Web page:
Modelling Transition And International Opening In Asia: The Case Of Vietnam With A Comparison With China And The "Asian Tigers"
This paper describes the multisectoral macroeconomic model of a small developing economy in transition, in order to highlight linkages between agriculture and the rest of the economy, and consequences of external opening up. Agriculture is a supply sector, sticky in the short range with market clearing by price adjustment. The non agricultural sector is demand-led, with imperfect competition (and hence sticky prices and indexed nominal wages). According to this dual theoretical pattern, labor market is segmented with an unlimited supply in the rural area. This part of labor force is employed in the agricultural sector and in the rural non agricultural one. Urban workers are employed in the non agricultural sector but may face unemployment. The wage gap between urban and ruralareas induces migration, according to a Harris Todaro mechanism. This framework is applied to the Vietnam case. A calibrated quantitative model performs a base line simulation from 1993 to 2010, following approximately the path designed by the Vietnamese government. Finally, this model is used to sketch various scenarios, among which traditional macroeconomic packages, structural reforms, and external shocks.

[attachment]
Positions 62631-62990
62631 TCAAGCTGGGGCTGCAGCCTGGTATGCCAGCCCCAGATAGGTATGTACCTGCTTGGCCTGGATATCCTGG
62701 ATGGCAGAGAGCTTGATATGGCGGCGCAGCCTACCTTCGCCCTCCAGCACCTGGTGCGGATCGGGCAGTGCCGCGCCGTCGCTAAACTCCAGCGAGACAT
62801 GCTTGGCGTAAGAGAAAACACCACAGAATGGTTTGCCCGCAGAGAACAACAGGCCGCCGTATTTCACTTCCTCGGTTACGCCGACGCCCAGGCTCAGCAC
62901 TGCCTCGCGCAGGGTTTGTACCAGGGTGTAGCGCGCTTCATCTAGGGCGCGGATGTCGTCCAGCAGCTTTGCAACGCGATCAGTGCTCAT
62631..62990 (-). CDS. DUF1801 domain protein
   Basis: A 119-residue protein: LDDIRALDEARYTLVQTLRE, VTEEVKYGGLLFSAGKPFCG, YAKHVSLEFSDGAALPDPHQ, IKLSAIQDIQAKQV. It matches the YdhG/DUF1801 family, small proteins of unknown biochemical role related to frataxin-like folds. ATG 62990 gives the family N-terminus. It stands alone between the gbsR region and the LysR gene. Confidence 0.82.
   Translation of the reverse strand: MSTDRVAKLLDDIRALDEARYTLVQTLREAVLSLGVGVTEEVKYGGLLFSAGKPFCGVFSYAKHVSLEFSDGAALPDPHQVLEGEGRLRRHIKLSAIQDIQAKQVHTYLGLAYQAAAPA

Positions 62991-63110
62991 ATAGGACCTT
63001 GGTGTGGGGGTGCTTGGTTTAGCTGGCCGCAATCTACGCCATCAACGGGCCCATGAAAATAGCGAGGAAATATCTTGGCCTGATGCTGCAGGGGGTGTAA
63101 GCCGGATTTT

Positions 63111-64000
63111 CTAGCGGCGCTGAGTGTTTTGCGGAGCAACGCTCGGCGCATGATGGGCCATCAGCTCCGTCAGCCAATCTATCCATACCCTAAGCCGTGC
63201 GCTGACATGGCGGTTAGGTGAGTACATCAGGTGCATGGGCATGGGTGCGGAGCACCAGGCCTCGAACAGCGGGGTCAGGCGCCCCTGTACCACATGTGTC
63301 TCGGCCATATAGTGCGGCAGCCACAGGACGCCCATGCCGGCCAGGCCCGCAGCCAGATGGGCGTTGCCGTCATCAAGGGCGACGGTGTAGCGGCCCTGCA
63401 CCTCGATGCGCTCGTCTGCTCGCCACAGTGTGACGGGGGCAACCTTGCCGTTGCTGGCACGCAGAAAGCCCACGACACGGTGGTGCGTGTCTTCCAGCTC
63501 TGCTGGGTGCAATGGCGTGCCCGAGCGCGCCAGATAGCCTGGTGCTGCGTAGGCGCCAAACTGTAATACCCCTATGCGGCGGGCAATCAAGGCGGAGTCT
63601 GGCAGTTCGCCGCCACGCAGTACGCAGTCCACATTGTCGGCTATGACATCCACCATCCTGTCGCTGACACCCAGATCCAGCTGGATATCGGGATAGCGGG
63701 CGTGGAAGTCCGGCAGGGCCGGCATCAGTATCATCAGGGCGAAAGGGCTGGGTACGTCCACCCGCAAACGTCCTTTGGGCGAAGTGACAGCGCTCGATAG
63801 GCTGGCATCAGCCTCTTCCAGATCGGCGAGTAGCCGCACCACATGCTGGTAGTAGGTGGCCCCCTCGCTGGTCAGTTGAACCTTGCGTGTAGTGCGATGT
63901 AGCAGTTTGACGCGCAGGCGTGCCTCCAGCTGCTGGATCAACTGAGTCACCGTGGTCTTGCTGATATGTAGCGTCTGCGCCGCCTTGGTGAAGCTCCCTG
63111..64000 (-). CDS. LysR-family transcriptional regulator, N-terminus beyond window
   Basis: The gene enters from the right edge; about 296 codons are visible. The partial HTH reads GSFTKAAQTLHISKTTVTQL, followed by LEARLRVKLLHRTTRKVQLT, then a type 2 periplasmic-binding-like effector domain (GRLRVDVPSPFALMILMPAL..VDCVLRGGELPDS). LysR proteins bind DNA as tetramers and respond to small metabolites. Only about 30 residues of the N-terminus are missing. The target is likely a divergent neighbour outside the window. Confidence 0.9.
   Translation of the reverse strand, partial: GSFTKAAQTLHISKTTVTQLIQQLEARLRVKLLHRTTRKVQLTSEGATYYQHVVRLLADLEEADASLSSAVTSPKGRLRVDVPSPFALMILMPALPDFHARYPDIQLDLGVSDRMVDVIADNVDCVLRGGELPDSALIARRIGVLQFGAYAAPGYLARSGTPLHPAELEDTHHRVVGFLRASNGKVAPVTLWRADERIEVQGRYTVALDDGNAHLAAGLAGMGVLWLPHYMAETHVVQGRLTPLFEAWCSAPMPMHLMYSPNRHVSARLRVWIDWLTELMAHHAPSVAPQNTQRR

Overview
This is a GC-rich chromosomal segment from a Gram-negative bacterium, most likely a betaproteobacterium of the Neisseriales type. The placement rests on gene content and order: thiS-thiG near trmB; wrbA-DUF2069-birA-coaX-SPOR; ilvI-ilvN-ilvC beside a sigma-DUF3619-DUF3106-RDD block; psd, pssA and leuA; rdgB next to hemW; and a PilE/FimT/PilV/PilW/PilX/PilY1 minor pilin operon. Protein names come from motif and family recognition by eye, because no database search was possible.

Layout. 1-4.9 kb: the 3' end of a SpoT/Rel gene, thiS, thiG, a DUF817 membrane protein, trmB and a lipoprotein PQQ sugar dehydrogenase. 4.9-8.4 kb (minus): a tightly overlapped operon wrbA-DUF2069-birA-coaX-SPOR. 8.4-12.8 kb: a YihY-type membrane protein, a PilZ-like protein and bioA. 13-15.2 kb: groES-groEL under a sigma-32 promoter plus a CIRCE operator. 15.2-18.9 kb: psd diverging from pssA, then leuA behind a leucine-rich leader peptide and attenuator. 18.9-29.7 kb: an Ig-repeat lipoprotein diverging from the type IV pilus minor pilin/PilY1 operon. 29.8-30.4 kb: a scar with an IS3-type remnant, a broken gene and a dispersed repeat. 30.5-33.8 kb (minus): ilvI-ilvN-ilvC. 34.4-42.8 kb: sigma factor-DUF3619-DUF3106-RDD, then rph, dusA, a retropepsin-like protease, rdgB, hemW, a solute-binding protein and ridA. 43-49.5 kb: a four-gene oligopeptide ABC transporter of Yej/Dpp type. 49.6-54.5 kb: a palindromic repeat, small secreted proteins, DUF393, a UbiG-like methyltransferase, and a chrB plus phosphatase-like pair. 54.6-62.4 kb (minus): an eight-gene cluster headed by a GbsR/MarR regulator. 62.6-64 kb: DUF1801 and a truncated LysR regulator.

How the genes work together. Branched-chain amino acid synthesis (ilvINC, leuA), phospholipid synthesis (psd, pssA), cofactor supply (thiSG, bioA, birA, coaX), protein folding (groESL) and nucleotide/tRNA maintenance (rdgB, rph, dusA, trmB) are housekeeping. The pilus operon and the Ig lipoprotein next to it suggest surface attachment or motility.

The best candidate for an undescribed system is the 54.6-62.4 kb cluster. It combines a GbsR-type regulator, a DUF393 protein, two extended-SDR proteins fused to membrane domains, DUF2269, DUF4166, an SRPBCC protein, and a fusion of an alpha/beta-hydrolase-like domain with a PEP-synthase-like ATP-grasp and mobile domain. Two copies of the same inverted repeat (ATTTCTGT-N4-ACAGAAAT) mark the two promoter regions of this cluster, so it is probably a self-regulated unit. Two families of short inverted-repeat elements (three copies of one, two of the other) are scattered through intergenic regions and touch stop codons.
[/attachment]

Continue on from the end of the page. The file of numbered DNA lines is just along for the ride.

|Date of creation:||2000|
|Date of revision:|
|Publication status:||Published in Comparative Economic Studies, Palgrave Macmillan, 2000, 42, pp.93-130. <10.1057/ces.2000.25>|
|Note:||View the original document on HAL open archive server: https://halshs.archives-ouvertes.fr/halshs-00372748|
|Contact details of provider:|| Web page: https://hal.archives-ouvertes.fr/|
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